12: Islamic Art & Calligraphy


Peter Gould, Australia

Sydney-born designer and artist Peter Gould has passion for contemporary graphic design, art, photography and the rich visual & spiritual traditions of Islam. His travels and studies throughout the Muslim world have inspired a unique cultural fusion that is reactive to a world of misunderstanding. Peter’s work has reached many audiences locally and abroad through exhibitions and collaborations with other artists.

Peter Sanders, UK

Peter Sanders is a British professional photographer who started his career in the mid 1960s. He built up a photographic archive of more than quarter million photographs from all over the world. His first book “In the Shade of the Tree” gives a wonderful insight into the diversity of the Muslim cultures around the world.

Sanders was selected by the Moroccan government to photograph and document the most important mosques and Islamic Architecture in Morocco.

Hassan Çelebi, Turkey

He is one of the most famous Islamic calligraphers in the world. Since he started teaching Islamic calligraphy in 1976, he gave “ijazah” (diploma in Islamic calligraphy) to more than 40 students from all over the world. He produced unique calligraphy pieces for renowned Islamic historical places and mosques all over the world. Examples are: Prophet Muhammad Mosque and Quba Mosque in Al-Madinah, Saudi Arabia, the Blue Mosque in Istanbul, Fatih Mosque in Pforzheim, Germany, Jum’ah Mosque in Johannesburg, South Africa, Almati Jum’ah Mosque in Kazakhstan and the Islamic Medical Centre in Kuwait.

Mohamed Zakariya, USA

Mr. Zakariya is an American calligrapher who is considered the preeminent ambassador of the art of Islamic calligraphy in America. He learned Arabic and Islamic calligraphy when he was 19 in Morocco, Spain and England. He is the first American who earned two licenses in Islamic calligraphy form Turkey. He is also known for his design of the “Eid Greetings” U.S. postage stamp (Eid is an Islamic celebration). He concentrates primarily on classical Arabic and Ottoman Turkish calligraphy.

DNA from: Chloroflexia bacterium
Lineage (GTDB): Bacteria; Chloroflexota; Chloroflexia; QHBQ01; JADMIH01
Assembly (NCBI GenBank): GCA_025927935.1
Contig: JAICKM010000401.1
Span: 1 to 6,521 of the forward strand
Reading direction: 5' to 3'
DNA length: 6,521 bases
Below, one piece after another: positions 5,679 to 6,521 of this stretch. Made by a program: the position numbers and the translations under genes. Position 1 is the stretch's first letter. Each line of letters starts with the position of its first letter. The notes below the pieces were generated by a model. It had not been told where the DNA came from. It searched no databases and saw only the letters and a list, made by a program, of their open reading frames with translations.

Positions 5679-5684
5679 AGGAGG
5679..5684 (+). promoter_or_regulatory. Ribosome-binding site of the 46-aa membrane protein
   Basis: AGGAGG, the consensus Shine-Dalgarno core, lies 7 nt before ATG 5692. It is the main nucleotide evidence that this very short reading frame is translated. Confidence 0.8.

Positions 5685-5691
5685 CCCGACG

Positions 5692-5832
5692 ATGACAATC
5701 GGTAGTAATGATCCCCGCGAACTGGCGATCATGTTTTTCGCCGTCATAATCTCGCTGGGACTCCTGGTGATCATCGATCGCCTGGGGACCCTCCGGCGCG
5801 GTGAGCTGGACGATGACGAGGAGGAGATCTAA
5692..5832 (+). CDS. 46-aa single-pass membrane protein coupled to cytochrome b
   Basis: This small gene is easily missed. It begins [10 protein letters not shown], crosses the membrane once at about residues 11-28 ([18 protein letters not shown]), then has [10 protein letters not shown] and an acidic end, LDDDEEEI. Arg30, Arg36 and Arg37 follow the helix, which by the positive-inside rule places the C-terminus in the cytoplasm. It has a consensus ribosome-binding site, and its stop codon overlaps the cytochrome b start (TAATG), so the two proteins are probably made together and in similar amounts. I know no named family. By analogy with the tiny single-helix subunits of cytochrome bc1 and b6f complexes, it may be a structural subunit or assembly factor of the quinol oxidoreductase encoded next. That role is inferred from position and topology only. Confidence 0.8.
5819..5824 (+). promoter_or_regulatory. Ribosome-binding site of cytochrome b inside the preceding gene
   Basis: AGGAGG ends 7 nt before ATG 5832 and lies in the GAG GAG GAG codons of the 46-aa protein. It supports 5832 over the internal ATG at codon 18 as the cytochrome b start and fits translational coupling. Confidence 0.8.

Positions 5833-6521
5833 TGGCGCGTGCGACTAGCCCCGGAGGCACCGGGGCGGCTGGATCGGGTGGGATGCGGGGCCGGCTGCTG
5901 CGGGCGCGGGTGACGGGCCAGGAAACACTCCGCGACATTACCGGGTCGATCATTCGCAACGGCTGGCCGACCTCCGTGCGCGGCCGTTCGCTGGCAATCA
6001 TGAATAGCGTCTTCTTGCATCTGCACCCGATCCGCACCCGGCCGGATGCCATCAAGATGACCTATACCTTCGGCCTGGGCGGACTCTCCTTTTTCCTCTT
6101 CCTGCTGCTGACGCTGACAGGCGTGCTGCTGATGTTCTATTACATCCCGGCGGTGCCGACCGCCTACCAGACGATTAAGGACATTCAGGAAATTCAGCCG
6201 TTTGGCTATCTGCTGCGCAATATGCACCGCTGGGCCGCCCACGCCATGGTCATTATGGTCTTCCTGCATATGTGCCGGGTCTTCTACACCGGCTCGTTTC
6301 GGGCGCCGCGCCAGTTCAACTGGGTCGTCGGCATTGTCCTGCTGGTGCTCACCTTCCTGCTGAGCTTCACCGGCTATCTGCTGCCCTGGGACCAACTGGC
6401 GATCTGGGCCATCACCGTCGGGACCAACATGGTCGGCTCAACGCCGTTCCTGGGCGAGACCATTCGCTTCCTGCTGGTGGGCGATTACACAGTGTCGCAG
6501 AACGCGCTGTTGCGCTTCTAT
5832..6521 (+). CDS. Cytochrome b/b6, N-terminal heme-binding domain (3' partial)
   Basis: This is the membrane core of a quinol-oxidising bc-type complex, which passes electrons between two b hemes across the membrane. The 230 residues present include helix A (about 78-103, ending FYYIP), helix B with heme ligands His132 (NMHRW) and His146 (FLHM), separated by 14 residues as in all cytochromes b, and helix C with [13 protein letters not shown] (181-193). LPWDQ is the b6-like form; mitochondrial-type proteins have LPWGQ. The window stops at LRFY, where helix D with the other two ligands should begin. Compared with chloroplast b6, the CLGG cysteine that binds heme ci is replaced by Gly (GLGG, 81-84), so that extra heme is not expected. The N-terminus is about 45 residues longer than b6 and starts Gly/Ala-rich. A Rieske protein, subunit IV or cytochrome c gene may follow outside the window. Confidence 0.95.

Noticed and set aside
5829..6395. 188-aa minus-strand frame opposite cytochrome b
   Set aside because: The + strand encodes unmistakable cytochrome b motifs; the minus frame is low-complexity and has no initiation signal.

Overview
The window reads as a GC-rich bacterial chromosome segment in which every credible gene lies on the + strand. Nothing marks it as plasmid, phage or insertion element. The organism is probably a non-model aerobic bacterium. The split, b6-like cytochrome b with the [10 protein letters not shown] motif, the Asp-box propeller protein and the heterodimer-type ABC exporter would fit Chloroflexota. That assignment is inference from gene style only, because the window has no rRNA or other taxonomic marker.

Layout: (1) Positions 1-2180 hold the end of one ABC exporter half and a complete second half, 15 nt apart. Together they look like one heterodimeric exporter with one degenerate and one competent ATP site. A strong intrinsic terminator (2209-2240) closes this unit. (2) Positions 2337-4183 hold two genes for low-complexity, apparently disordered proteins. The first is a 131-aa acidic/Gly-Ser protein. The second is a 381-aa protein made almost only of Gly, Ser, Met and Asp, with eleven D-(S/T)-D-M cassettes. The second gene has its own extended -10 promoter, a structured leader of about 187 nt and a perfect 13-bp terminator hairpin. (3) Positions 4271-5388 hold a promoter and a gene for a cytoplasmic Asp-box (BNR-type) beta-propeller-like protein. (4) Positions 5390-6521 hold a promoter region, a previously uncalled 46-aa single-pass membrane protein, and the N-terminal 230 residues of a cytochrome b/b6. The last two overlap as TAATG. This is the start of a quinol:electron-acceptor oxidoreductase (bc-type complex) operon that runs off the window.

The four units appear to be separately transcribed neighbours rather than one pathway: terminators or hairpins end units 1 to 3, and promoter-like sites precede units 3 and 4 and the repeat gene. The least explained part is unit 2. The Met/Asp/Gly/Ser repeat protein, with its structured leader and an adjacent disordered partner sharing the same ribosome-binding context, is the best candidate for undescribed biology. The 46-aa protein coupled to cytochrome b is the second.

Nuria Garcia Masip, Spain

She is a professional calligrapher from Ibiza, Spain. After receiving her literature degree from The George Washington University, U.S.A., she studied Islamic arts in Morocco, then moved to Istanbul where she received her diploma in Islamic calligraphy in 2007. She currently pursues her calligraphic career through exhibitions, competitions, and workshops, moving between the United States, Morocco, Turkey, Europe, South Africa and the Middle East. Her works revive classical texts through aesthetically arresting presentation.

Salva Rasool, India

Salva holds a degree of applied art from Mumbai 1985. She incorporates an element of harmony in each genre she creates by keeping the balance between the original Arabic text and her modern contemporary artwork. She is known for creatively incorporating unconventional materials like terracotta, ceramics, pottery, glass and leather in her works.